Mentoring Presentation for Center for Bio-mediated and Bio-inspired Geotechnics

Mentoring Presentation for Center for Bio-mediated and Bio-inspired Geotechnics

Erika CamachoDr. Erika CamachoAssociate Professor & Barrett Honors College FacultySchool of Mathematical & Natural SciencesArizona State University

Link to Vidyo presentation:

Wednesday, November 30, 2016


Good mentoring is not an organic process that just happens and evolves on its own without any plan or objectives. Good mentoring is intentional, strategic, and non-static. Becoming a good mentor requires being fully conscious of who we are and who are the individuals we are mentoring/serving, including understanding their upbringing, challenges, goals, and potential.  It also requires constant training and practice. Through mentoring we will transform our mentees as much as they will transform us.  Thus, we have to be intentional in what we do in order to make this transformation positive, and make the process of mentoring sustainable and optimal for all parties involved. In this interactive presentation I share some ways in which you can achieve this. I will address some of the challenges and key elements of being a good mentor. I will share my experiences and insights on successful mentoring and gains at all levels from student to postdoc to faculty or professional.  I will give some insight into how we can create a stronger research and teaching agenda through mentoring, and enhance the students’ learning experience and our ability to transform our environment.


Dr. Erika T. Camacho grew up in East Los Angeles and was taught by Jaime Escalante at Garfield High School.  She received her B.A. in Mathematics and Economics from Wellesley College in 1997.  After earning her Ph.D. in applied mathematics at Cornell University in 2003, Dr. Camacho spent a year as a postdoctoral research associate at Los Alamos National Laboratory. She then held a tenure-track faculty position at Loyola Marymount University before joining the faculty at ASU in 2007.   She was a 2013-2014 MLK Visiting Assistant Professor of Mathematics at Massachusetts Institute of Technology (MIT). She has co-directed various summer research programs, dedicated to the recruitment of undergraduate women, underrepresented minorities, and those that might not otherwise have the opportunity. 

Dr. Camacho published the first set of mechanistic models addressing photoreceptor degeneration. While experimental physiologists have been working on this area for decades, Dr. Camacho has provided a new framework through which experimentalists can examine retina degeneration.  Her work examines the mechanisms and interactions of photoreceptors that are critical to their functionality and viability with the ultimate goals of preventing blindness.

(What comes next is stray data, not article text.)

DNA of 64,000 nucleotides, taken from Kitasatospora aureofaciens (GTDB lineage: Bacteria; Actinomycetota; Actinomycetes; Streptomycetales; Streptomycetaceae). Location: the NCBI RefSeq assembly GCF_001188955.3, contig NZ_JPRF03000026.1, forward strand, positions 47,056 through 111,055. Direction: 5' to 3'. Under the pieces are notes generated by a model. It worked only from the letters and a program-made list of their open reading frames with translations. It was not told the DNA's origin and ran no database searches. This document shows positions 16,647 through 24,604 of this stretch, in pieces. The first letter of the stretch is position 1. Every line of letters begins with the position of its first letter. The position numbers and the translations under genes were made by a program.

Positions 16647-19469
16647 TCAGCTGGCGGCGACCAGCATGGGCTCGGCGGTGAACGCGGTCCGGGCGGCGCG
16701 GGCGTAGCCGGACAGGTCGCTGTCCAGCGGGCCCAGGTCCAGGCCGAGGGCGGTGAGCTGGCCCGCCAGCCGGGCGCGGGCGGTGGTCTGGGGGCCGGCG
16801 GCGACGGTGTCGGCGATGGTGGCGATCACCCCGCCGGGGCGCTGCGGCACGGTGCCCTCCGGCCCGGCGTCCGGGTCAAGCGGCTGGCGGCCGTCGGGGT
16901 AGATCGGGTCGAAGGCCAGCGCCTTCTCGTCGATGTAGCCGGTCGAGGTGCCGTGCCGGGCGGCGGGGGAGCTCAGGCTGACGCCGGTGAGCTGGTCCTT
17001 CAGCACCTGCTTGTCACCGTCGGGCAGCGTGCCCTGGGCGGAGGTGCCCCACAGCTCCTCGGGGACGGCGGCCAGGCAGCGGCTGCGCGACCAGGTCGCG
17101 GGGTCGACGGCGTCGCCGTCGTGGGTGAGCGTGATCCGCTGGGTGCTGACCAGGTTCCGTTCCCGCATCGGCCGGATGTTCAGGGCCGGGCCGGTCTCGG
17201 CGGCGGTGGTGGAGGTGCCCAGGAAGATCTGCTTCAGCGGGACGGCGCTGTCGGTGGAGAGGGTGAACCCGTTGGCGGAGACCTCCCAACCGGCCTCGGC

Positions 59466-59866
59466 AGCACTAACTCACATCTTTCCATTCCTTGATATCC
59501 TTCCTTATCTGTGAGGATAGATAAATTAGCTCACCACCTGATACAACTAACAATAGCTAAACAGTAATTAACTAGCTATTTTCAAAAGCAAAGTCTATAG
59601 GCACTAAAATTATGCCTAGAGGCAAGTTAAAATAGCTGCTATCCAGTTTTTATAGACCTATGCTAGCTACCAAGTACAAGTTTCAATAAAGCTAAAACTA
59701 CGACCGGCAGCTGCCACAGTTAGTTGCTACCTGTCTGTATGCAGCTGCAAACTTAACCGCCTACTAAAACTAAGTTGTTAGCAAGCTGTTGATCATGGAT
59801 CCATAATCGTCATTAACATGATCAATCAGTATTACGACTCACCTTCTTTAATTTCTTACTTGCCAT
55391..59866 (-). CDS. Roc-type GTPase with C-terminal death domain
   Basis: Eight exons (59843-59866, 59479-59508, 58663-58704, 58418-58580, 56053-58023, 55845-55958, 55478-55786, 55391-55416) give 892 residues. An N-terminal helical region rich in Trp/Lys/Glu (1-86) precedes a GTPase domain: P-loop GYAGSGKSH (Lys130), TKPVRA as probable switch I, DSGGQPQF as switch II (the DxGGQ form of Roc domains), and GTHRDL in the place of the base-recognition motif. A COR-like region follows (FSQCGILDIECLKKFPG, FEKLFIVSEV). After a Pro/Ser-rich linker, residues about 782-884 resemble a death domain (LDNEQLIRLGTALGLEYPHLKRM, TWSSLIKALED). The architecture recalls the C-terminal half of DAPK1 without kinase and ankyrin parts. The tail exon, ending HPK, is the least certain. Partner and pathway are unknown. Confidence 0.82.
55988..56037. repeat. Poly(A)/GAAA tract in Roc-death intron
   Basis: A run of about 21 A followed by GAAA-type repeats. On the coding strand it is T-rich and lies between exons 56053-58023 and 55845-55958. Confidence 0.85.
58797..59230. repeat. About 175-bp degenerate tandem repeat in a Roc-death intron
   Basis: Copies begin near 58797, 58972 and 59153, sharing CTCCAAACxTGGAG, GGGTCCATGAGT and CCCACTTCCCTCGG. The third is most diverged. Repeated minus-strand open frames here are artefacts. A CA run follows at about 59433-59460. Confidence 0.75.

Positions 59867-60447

Her leadership, scholarship, and mentoring have won her national and regional recognition including the SACNAS Distinguished Undergraduate Mentoring Award, the Hispanic Women Corporation National Latina Leadership Award, one of 12 Emerging Scholars by Diverse: Issues in Higher Education, one of the 40 Hispanic Leaders Under 40 Award, the Victoria Foundation Higher Education Outstanding STEM Award, the ASU Faculty Women’s Association Outstanding Faculty Mentoring Award, and many more. Her national service ranges from Associated Editor for the journal of Bulletin of Mathematical Biology to Board member for SACNAS.

She has been profiled and featured in multiple media outlets including Univision Nightly Spanish News in a two-part segment entitled “Erika Camacho’s Inspirational Story”, the SIAM News “The Intersecting Lives of Two Mathematicians in East L.A.”, in three SACNAS News Feature Articles “Leadership”, “Building Confidence”, and “Fixing the Leaky Faucet: A Discussion on Women of Color in STEM with Children”, Latino Perspectives Magazine “Camacho stands and delivers”,  and Voces magazine “I am the American Dream: Erika Tatiana Camacho, Ph.D.”.  She has been interviewed on CBS Evening News and NBC Nightly News as part of a segment in honor of her high school teacher Jaime Escalante and in PBS Arizona Horizonte for her HWC Leadership Award.

Dr. Camacho’s passion is to continue the work and legacy of her mentors: to create opportunities for those individuals from marginalized communities and make graduate education attainable to them through intensive research.